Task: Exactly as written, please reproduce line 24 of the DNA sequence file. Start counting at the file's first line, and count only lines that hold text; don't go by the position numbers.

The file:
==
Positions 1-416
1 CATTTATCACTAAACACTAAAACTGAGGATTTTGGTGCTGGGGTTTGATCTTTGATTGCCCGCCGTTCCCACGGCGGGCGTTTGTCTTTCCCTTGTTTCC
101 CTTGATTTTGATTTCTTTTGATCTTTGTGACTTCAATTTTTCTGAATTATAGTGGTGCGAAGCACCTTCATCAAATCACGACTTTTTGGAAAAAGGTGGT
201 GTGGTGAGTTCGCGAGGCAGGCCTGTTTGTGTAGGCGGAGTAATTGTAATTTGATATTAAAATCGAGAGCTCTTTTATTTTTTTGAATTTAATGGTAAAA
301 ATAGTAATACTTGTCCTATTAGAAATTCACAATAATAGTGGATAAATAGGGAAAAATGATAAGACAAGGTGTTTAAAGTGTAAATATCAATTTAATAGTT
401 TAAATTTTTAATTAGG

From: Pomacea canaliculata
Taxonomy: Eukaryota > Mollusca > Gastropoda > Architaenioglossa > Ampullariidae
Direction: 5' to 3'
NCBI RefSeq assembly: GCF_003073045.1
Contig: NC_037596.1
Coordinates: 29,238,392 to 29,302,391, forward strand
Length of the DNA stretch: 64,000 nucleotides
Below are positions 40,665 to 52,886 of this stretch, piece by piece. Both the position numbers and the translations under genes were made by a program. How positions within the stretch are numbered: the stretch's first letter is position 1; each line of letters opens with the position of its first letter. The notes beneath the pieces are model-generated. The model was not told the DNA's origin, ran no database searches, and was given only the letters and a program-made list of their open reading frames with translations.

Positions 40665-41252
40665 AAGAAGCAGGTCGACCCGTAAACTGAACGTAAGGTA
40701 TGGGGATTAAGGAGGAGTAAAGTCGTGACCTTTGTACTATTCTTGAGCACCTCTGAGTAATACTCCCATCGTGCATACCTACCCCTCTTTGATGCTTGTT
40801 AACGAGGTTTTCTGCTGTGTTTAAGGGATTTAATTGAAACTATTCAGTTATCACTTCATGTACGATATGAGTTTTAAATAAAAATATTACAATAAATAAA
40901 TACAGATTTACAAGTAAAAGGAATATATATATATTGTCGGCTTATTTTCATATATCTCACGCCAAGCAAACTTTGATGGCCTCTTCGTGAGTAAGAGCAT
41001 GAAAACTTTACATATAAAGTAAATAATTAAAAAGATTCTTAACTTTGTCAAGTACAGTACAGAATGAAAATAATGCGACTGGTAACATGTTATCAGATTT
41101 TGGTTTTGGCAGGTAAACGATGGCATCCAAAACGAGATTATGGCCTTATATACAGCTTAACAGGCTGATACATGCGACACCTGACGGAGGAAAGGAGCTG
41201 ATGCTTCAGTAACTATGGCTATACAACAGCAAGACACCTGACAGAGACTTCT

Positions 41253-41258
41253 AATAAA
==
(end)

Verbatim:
41253 AATAAA